Future U.S. economic competitiveness and national security will rely not only on a robust base of AI talent to develop cutting-edge systems, but also on the broader U.S. workforce having a baseline AI proficiency. How can we secure and strengthen U.S. leadership in both of these categories? CSET Research Fellow Diana Gehlhaus and other experts unpacked the current state of our domestic AI talent pipeline, and discussed what policies we need today to stay ahead. These ideas included reimagining the future of AI education and workforce development, and creating career pathways for technical and non-technical talent.
Recording and Discussion
Dr. Diana Gehlhaus is a Research Fellow at the Center for Security and Emerging Technology (CSET). Prior to CSET, she was a doctoral fellow at the RAND Corporation, receiving her PhD in Policy Analysis from the Pardee RAND Graduate School. Diana’s research focuses on the intersection of tech and talent, including domestic talent pipelines in AI and other emerging technologies; workforce development and education policy; youth career and educational decision making; trends in employer hiring, recruiting, and retention; military and federal civilian talent management; and technology and telecommunications policy. Prior to RAND she was an economist and director of the Young American Prosperity Project at the Progressive Policy Institute, a policy analyst at the U.S. Export-Import Bank and an Economist for the Bureau of Labor Statistics. She has an M.A. in applied economics from Johns Hopkins University and a B.A. in mathematics and economics from Bucknell University. Diana’s media appearances include CNBC, Comcast Newsmakers, Wisconsin Public Radio, Nevada Public Radio and the Richard Fowler Show. Her research and commentary have been featured in The Hill, USA Today, Fortune, Washington Post and the Harvard Business Review blog, among other outlets.
Dr. Nicol Turner Lee is a senior fellow in Governance Studies, the director of the Center for Technology Innovation, and serves as Co-Editor-In-Chief of TechTank. Dr. Turner Lee researches public policy designed to enable equitable access to technology across the U.S. and to harness its power to create change in communities across the world. Her work also explores global and domestic broadband deployment and internet governance issues. She is an expert on the intersection of race, wealth, and technology within the context of civic engagement, criminal justice, and economic development. She has a forthcoming book on the topic, Digitally Invisible: How the Internet is Creating the New Underclass (Brookings Press, 2021). Dr. Turner Lee comes to Brookings from the Multicultural Media, Telecom and Internet Council (MMTC), a national non-for-profit organization dedicated to promoting and preserving equal opportunity and civil rights in the mass media, telecommunications, and broadband industries. Prior to joining MMTC, Dr. Turner Lee was vice president and the first director of the Media and Technology Institute at the Joint Center for Political and Economic Studies, the nation’s leading think tank on issues related to African Americans and other people of color. Dr. Turner Lee graduated from Colgate University magna cum laude and has a M.A. and Ph.D. in Sociology from Northwestern University. She also holds a Certificate in Nonprofit Management from the University of Illinois-Chicago. Dr. Turner Lee also serves as a Vice Chair of the Federal Communications Commission’s Communications Equity and Diversity Council.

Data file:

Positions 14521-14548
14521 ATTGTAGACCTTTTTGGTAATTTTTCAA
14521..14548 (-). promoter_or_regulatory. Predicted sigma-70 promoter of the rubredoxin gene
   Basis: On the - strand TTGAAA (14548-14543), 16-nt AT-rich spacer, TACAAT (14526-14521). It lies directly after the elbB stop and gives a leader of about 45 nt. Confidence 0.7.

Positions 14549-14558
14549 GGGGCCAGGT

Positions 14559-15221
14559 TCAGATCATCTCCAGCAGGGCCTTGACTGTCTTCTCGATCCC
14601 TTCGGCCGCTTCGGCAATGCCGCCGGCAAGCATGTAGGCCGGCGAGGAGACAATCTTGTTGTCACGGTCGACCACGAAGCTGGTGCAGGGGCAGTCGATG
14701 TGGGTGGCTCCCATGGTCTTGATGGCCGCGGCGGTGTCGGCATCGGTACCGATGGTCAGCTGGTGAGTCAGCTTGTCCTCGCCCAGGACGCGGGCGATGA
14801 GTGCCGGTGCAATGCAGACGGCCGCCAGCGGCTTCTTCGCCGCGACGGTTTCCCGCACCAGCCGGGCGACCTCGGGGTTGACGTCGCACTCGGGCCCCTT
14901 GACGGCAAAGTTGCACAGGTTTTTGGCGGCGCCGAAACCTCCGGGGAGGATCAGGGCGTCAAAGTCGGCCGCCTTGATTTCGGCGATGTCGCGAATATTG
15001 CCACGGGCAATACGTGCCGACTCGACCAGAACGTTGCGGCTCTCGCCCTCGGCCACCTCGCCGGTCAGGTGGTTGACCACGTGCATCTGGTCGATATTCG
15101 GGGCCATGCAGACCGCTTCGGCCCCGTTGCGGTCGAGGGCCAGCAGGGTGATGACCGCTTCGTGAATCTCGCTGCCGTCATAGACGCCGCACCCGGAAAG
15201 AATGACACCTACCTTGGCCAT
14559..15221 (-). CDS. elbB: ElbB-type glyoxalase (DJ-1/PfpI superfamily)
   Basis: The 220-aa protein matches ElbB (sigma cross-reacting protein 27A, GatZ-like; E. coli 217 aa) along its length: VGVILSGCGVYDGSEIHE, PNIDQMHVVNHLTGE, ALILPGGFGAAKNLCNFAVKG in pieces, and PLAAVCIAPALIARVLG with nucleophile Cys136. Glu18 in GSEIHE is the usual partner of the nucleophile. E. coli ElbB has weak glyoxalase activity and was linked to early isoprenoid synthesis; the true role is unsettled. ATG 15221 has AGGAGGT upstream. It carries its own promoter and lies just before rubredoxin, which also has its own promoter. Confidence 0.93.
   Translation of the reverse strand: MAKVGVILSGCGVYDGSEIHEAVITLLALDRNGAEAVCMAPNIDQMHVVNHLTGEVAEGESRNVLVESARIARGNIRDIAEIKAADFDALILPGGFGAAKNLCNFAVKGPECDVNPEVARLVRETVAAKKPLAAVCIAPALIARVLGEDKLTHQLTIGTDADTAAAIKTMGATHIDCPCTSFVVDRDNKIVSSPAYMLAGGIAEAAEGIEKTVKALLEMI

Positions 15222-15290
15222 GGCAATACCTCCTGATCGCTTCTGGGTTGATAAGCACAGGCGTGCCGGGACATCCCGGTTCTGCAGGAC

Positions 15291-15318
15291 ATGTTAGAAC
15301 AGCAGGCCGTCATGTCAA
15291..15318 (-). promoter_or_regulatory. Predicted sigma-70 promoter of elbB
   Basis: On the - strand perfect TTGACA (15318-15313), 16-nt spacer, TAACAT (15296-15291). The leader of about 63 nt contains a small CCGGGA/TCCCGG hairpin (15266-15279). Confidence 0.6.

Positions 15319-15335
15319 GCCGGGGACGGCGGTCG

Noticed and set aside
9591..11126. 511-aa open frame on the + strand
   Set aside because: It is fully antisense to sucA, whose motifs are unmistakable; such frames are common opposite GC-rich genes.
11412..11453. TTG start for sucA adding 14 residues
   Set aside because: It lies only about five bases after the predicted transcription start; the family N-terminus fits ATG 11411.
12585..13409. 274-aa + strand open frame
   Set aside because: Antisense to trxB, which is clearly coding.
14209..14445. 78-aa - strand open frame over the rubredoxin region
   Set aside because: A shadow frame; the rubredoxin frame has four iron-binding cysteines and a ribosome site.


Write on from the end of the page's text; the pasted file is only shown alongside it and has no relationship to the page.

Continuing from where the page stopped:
Shalin Jyotishi is a Senior Analyst for Education and Labor at New America and Fellow at the Center for the Fourth Industrial Revolution at the World Economic Forum. He is also a Visiting Scholar at the American Association for the Advancement of Science. Shalin’s expertise centers on issues where higher education and the workforce meet technological innovation and innovation policy. Shalin serves or served on advisory boards for the U.S. National Science Foundation, MIT Science Policy Review, the International Economic Development Council, the United Nations, the American Enterprise Institute, George Washington University’s Institute for Public Policy, and was a University Innovation Fellow at Stanford University. His work has appeared in Forbes, NPR, Financial Times, Morning Consult, Chronicle of Higher Education, RealClearEducation, and IndustryWeek, and has spoken before the United Nations, OECD, U.S. National Academies, World Bank, and National Academy of Inventors.
Dr. John Piorkowski serves as the Chief Artificial Intelligence Architect and Applied Information Sciences Branch Head within the Asymmetric Operations Sector at the Johns Hopkins University Applied Physics Laboratory. In these roles, he provides technical oversight and technical staff management for a multitude of national security and healthcare efforts. Under Dr. Piorkowski’s direction, staff in the Applied Information Science Branch are leading research in the areas of machine learning, cloud computing, and advanced visualization with government and open-source data. Dr. Piorkowski also serves as the chair for the artificial intelligence and co-chair for the data science programs in the Whiting School of Engineering at Johns Hopkins University. As chair, he provides guidance on strategic direction, to include strategies for excellence in curriculum design and faculty quality. As an adjunct faculty member, he teaches courses in social media analytics and artificial intelligence. Additional research interests include applying system engineering techniques towards the creation of artificial intelligence systems. Dr. Piorkowski received a B.S. in electrical engineering from The Pennsylvania State University, an M.S. in electrical engineering from the Johns Hopkins University, and a Ph.D. in information systems from UMBC.